Varanasi, also known as Banaras and Kashi, is one of the oldest and continuously inhabited cities in the world. Known as the city of Lord Shiva, the Hindu God of creation and destruction, it is one of the holiest of all Hindu cities. It is widely believed that anyone who dies or cremated here will attain moksha, or the person would be eternally liberated from the cycle of birth and death. Hence it is also called the Mukti Sthala (Place of liberation).
In fact, a dip in the Ganges River is said to cleanse away all the sins. To many visitors, the sight of pilgrims taking a holy dip in the river during sunrise and sunset presents a mesmerizing experience. Every evening the aarti (prayers) is performed on the main ghat of Varanasi.
The most fascinating aspect of this mystical city are the rites and rituals performed alongside the many ghats, which are used for everything from bathing, to aarti (prayers)to burning bodies of the dead. These apart, you will find yoga, massages, shaves and even games of cricket played here along the edge of the river.
Varanasi offers you a brush with the divine. The most interesting aspect of the city is the several ghats (steps leading to the waters of the River Ganges). Some of the more well-known ghats include Dasaswamedh Ghat, where the aarti is performed every morning and evening, Darbhanga Ghat, Hanuman Ghat and Man Mandir Ghat.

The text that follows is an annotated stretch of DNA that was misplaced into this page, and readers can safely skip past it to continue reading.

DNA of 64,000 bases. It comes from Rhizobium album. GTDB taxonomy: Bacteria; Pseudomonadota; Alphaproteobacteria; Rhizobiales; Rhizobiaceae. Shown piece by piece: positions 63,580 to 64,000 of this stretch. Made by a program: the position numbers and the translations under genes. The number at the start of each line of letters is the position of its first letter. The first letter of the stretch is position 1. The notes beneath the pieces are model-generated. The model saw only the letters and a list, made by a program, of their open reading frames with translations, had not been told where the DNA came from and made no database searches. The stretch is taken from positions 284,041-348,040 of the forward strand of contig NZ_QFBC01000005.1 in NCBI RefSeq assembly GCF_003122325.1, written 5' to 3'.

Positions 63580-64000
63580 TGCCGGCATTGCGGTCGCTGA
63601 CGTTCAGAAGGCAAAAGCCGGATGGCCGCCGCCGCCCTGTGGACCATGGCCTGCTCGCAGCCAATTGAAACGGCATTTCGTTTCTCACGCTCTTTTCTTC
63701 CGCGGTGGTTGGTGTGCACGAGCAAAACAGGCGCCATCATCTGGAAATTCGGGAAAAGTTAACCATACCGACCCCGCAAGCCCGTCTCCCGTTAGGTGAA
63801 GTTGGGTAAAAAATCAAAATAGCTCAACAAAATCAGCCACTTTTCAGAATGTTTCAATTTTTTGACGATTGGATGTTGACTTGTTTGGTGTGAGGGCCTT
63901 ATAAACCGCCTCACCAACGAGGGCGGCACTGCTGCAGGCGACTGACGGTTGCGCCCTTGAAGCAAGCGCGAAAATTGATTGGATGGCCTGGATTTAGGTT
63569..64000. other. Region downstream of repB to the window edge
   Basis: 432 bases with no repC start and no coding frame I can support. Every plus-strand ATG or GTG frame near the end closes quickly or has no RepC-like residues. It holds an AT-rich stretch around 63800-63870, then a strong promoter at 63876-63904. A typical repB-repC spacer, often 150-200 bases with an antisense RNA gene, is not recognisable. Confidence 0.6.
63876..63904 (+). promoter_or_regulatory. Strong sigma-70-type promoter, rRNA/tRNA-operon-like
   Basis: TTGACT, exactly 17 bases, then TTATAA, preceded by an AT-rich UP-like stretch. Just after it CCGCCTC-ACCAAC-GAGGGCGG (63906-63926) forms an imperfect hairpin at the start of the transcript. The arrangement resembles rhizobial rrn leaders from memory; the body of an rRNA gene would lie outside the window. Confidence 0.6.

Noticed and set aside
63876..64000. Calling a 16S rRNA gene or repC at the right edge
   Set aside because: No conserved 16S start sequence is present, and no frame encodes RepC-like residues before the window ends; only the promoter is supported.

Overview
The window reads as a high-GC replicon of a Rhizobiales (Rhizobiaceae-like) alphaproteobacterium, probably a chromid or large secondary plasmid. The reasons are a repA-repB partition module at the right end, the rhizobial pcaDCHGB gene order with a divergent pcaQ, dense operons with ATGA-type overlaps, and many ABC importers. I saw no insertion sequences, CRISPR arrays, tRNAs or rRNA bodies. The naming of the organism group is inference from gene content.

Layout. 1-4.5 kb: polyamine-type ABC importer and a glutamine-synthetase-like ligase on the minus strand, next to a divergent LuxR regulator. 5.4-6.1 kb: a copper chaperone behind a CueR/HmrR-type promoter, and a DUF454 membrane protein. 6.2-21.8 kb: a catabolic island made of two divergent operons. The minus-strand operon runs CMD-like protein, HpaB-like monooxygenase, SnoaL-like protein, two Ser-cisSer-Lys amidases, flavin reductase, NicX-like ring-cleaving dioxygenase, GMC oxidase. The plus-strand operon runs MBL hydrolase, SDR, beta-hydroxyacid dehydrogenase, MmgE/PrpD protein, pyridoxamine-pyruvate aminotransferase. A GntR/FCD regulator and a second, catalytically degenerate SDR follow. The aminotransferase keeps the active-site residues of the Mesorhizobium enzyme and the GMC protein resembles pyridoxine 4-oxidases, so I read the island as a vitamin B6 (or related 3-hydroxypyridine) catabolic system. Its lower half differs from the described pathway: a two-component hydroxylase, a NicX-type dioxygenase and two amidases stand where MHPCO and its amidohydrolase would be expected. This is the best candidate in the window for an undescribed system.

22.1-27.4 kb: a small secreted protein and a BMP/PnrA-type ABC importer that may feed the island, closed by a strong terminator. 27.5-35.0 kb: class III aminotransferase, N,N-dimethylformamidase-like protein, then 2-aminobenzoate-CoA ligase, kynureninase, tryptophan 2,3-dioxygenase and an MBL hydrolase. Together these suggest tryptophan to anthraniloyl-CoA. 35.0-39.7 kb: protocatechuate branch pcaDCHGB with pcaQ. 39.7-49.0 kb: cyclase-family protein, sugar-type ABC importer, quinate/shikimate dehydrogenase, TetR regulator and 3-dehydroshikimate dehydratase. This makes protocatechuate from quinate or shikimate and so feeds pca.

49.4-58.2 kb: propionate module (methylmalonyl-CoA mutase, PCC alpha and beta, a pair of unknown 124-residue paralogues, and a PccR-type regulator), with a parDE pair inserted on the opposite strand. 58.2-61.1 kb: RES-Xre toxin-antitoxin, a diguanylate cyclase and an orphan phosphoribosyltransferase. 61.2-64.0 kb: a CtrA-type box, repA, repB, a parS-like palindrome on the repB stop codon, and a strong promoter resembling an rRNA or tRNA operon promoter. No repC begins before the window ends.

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Varanasi is perhaps the only city in the world that also offers what can be called ‘death tourism.’ Visitors flock the Manikarnika Ghat where dead bodies are cremated in full view before their ashes are immersed in the Ganges. Assi Ghat has the maximum concentration of hotels and restaurants. Then there are other ghats worth a mention including Tulsi ghat, Harishchandra ghat, Shivala ghat and the highly photogenic Kedar ghat.
Varanasi is said to have been the abode of Lord Shiva and so there are plenty of temples dedicated to him including Kashi Vishwanath Temple, New Vishwanath Temple. Other temples of note include Tulsi Manas Temple and Durga Temple. Muslims find representation in Alamgir Mosque while Jains find solace in the Jain Temple.
Religious sites apart, Varanasi also houses the Ram Nagar Fort, on the other side of the river, and Jantar Mantar, an observatory. The city is also home to the Banaras Hindu University, spread over a very peaceful campus. The university was once known as the Oxford of the East. The city is also a well-known centre for classical dance, music and yoga.
From December to February is the ideal time to visit Varanasi
Varanasi is well connected with Air, train and road